Saturday, 21 January 2017

The Golden Age of Science Fiction

The 1940s and 50s are often referred to as the Golden Age of science fiction. The appearance of the atom bomb at the end of World War II led to increased interest in science but fears of nuclear power, and the rise of the Cold War led to Communist paranoia. There was also a public desire for sensation, to be lifted out of their dull war and post-war lives.


In literature, the appearance of Astounding magazine in particular, with a demanding editor John W Campbell, encouraged a high standard of work. It gave a start to great names like Isaac Asimov, Arthur C Clarke, and Robert A Heinlein. Later there were other magazines that took the genre further:  The Magazine of Fantasy and Science Fiction, If magazine, a resurrected Amazing Stories, and Galaxy.


Science fiction films came into their own. Many films were low-budget B-movies, but there were a significant number of successful films with big budgets and impressive special effects. Producer George Pal created Destination Moon (1950), When Worlds Collide (1951), The War of the Worlds (1953), and The Time Machine (1960), all of which won an Academy Award for Best Visual Effects, which demonstrated the increased technical excellence and critical recognition of the genre.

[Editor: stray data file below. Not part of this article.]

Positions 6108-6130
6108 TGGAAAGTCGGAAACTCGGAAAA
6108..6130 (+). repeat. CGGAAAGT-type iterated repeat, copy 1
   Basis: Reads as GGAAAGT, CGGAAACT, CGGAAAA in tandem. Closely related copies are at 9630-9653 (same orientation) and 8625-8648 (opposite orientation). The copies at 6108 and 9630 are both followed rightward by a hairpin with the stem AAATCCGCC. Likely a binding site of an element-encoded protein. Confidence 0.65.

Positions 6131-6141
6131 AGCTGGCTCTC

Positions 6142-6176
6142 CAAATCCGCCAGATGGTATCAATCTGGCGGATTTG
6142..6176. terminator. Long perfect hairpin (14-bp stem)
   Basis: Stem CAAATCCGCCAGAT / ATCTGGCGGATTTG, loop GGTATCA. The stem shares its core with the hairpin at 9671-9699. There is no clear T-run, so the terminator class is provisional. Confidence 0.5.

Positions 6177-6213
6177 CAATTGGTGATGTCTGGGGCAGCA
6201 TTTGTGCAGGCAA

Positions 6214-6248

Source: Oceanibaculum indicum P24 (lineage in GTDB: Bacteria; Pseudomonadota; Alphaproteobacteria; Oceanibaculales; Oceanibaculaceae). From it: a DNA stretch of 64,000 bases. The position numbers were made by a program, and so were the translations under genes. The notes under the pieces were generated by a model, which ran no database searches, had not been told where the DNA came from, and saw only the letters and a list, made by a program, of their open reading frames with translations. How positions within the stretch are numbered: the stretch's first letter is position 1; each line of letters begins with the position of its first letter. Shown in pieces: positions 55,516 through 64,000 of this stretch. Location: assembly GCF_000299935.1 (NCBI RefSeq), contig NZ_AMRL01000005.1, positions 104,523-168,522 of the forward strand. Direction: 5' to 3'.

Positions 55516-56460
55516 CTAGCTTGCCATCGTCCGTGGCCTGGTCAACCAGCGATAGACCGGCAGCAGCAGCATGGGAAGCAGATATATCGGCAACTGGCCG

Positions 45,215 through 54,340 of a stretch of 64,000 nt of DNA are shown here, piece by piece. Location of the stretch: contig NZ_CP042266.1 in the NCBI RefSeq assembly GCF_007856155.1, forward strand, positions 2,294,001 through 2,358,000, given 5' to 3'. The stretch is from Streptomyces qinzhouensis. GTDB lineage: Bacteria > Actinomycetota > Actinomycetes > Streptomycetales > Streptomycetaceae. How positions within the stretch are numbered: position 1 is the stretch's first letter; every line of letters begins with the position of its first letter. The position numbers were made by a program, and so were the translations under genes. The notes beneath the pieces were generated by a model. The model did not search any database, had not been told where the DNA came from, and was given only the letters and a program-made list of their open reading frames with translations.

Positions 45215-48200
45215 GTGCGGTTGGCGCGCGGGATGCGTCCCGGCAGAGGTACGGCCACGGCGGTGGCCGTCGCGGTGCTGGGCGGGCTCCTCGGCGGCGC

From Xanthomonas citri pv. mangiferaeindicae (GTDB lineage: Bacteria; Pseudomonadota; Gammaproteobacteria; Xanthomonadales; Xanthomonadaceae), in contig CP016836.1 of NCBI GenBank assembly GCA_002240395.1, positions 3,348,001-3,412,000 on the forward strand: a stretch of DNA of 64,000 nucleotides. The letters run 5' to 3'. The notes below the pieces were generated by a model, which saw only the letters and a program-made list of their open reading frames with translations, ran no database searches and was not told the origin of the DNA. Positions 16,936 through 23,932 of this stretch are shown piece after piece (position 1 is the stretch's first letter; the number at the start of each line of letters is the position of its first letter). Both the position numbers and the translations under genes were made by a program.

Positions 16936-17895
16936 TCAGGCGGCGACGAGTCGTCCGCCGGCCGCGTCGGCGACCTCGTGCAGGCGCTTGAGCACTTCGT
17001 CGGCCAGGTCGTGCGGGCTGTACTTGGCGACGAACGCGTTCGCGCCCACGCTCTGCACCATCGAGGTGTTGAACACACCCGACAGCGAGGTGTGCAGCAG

In 1938 Orson Wells adapted The War of the Worlds for radio in America, and made it so realistic that it frightened everyone. The 1953 film adaptation tapped into Cold War fears. The Martian tripod ships were too hard to film, so they made levitating sleek ships – which was an influential design on everything that came after.

Alien films increased in popularity, like Robert Wise's The Day the Earth Stood Still, and Howard Hawks' The Thing from Another World (both 1951). Some films played on the fear of nuclear energy and the power it had to mutate: It Came From Beneath the Sea (1955), The Amazing Colossal Man (1957), The Incredible Shrinking Man (1957), The Fly (1958), and the most enduring, Godzilla (1954) from Japan.

Forbidden Planet (1956) was the first big-budget feature film set entirely in space, and paved the way for the Star Trek TV series in the sixties. It included the most famous robot, Robby. William Shatner, who played Captain James T Kirk in Star Trek, says that science fiction “appeals to a mythological need in people.” Forbidden Planet also had the first all-electronic music score.


Science fiction also began to appear on TV. The Quatermass Experiment was shown on British TV in 1953 in a live broadcast, with Quatermass and the Pit following in 1958. They played on the fear of the unknown, but with a twist – the Martians came to Earth in the distant past and engineered mankind. America was showing serials like Captain Video (1949-55), Buck Rogers (1950-51) and Flash Gordon (1954-55).

This is an overview of the Golden Age, which needs unpacking. I’ll be looking at all of these in the coming weeks.

Ann Marie Thomas is the author of three medieval history books, a surprisingly cheerful poetry collection about her 2010 stroke, and the science fiction series Flight of the Kestrel. Book one, Intruders, is out now. Follow her at

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